Export tariffs under the UK’s Smart Export Guarantee (SEG) are ready to go, suppliers have confirmed as the implementation date draws near.
The SEG is set to come into effect on 1 January 2020, requiring UK suppliers with over 150,000 domestic customers to offer an export tariff to hosueholds with small scale generation that do not otherwise receive an export or generation payment.
It serves as a replacement to the feed-in tariff (FiT), which was shuttered on 31 March 2019.
With just over a week left before the deadline, suppliers have confirmed to sister site Solar Power Portal that they are – in the most part – ready to go.
Whilst the only supplier to suggest a rate of its tariff – which can be anything above zero – was Utilita, with it “likely” to be between 3 – 5p per kWh, although this is “yet to be confirmed”, a variety of suppliers have confirmed they stand ready to launch on time.
Big Six suppliers Centrica and E.On are to launch on time, with E.On to offer two tariffs come 1 January, dubbed Fix & Export v1 and Fix & Export Exclusive v1. The latter is to be exclusively for new solar customers with E.On installations.
OVO, which is acquiring SSE’s energy supply business, is to be compliant by the deadline, and SSE is to offer a tariff dubbed ‘Smart Export’ which will be available on its website on 31 December.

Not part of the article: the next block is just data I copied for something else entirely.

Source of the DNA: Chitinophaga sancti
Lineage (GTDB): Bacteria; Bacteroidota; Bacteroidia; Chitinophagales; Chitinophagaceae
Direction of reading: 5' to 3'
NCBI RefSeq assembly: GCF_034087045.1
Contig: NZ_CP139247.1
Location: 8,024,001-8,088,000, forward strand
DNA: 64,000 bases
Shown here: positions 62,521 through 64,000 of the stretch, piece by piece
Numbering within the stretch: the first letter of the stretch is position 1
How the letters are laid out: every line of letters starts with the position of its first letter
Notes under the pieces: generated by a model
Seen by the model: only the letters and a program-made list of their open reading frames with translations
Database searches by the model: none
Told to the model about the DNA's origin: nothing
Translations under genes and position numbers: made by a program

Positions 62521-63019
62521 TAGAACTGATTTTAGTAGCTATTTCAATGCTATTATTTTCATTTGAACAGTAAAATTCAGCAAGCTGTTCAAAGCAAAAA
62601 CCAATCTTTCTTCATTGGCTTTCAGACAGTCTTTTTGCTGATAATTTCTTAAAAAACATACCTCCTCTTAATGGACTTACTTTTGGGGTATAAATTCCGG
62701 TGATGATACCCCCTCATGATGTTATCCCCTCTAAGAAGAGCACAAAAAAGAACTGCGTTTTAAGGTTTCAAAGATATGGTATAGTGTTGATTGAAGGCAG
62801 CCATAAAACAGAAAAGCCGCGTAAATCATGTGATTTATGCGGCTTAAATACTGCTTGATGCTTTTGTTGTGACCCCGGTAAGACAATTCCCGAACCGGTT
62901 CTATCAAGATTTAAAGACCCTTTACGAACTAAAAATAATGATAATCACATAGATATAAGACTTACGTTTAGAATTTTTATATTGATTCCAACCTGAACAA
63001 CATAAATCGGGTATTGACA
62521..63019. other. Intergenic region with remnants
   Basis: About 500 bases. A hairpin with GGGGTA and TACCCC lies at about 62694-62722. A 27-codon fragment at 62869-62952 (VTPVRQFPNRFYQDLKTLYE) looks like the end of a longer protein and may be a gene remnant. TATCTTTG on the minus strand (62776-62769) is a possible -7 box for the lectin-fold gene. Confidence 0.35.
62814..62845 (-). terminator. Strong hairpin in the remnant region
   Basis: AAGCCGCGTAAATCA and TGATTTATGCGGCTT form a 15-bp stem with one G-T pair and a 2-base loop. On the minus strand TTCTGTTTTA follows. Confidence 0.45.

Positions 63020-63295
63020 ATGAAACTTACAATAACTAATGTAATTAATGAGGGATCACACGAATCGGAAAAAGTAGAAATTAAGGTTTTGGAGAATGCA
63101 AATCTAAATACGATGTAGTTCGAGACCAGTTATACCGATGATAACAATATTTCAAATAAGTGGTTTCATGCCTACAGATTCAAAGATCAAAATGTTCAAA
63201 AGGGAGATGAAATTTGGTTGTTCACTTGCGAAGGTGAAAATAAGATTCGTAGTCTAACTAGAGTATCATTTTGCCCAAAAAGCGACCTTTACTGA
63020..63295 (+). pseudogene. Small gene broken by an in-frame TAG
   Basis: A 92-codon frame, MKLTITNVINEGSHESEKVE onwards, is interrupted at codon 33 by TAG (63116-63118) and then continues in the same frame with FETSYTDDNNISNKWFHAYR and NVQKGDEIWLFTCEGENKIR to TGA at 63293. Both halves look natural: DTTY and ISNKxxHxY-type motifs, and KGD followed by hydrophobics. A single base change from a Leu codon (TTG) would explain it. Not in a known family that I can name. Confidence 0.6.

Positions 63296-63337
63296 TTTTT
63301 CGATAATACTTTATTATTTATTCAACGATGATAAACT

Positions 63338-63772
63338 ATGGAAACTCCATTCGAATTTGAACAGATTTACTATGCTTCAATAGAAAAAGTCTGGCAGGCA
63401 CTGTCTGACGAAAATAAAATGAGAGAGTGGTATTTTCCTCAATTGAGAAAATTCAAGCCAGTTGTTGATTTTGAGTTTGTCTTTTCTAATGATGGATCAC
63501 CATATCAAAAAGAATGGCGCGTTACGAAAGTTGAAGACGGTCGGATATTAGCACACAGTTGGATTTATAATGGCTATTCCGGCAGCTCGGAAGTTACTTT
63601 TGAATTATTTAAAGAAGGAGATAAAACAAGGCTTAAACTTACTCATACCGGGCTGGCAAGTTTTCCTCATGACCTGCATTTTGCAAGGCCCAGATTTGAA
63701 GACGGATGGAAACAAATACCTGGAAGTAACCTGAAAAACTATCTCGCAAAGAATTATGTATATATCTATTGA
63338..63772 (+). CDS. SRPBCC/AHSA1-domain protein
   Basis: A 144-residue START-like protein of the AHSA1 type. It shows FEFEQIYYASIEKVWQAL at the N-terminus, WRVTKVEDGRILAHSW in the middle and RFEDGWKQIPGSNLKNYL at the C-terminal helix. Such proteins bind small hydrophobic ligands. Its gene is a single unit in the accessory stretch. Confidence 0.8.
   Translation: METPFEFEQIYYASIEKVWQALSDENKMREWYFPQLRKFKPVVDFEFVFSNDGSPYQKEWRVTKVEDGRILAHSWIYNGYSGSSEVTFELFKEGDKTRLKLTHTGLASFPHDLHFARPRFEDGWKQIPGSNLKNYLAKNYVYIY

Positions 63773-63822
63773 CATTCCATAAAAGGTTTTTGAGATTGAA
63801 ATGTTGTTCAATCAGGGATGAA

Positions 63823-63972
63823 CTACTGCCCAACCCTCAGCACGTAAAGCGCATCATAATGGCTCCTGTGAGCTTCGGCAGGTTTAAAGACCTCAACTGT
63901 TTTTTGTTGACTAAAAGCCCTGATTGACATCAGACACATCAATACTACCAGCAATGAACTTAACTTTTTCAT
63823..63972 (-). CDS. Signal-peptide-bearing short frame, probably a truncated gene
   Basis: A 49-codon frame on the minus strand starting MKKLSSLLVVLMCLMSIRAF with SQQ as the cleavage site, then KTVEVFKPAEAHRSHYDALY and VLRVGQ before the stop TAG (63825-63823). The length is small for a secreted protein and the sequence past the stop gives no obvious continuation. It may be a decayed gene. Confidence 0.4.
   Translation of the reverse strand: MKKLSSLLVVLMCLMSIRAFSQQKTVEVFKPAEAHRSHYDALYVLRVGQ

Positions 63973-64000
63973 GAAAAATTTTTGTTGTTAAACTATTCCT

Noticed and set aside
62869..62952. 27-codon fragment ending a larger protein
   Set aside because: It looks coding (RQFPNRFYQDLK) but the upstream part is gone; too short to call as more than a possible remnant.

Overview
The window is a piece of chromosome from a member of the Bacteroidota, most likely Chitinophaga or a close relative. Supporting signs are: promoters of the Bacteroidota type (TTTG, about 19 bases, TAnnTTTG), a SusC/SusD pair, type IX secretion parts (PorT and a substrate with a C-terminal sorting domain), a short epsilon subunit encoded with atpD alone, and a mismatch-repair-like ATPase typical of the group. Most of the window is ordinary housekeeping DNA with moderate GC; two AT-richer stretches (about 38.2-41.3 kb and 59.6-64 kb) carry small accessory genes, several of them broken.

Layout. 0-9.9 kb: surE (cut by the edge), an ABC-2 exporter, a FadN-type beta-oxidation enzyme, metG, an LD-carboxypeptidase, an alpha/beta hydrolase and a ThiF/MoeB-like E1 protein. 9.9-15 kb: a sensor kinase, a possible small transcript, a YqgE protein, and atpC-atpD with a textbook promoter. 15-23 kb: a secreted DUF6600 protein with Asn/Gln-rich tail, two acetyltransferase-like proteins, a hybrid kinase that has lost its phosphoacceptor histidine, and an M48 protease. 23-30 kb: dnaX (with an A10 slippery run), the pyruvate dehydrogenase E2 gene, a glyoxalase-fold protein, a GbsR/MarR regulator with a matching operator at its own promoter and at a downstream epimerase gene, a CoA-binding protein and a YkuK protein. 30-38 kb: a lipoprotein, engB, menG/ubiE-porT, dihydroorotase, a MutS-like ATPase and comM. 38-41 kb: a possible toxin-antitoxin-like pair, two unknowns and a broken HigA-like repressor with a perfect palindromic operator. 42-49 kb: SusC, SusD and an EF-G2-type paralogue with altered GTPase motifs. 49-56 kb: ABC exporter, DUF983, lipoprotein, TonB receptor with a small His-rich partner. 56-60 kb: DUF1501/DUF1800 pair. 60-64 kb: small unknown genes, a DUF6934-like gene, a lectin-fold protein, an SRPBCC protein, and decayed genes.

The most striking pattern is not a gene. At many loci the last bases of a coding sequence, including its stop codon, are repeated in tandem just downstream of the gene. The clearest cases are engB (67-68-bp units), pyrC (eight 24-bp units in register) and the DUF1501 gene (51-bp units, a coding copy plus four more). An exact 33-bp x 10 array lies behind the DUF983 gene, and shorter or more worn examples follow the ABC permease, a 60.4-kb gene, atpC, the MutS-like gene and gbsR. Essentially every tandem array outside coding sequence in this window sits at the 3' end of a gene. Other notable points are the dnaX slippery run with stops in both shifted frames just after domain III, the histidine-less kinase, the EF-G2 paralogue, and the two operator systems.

Octopus Energy, another challenger to the Big Six, is the only supplier required to launch a tariff to have already done so. Its Fixed and Agile tariffs have been available since April, with the Fixed tariff offering a flat rate of 5.5p per kWh and the Agile tariff a variable rate.
A spokesperson for npower told Solar Power Portal it was discussing the best approach to take to meet the SEG requirement with E.On in light of its takeover, with information to be available on npower’s website by 1 January 2020.
However, oil and gas giant Shell’s UK energy supply arm, Shell Energy, looks to be falling behind. A spokesperson confirmed that whilst the supplier is developing a tariff, it “is due to launch later in 2020”.
UK regulator Ofgem has proposed it “may use its enforcement powers” if suppliers breach requirements under the Electricity Supply Licence Conditions, and William Marks, policy lead for the SEG at BEIS, said he was “sure” BEIS would intervene if suppliers fail to launch tariffs.
Small suppliers are able to voluntarily join the mechanism but will be held against the same operational requirements as large suppliers.
The Smart Export Guarantee has not been without a hitch. The gap between the FiT and the SEG of nine months has been heavily criticised, with Rebecca Long Bailey, the Labour Party’s shadow business secretary, describing it as a “new mountain for small scale renewable energy to climb” after the SEG was announced in January.
The decision to not implement a minimum floor price has also been a point of contention, drawing ire from a number of places, including the Solar Trade Association and Conservative MP Antoinette Sandbach.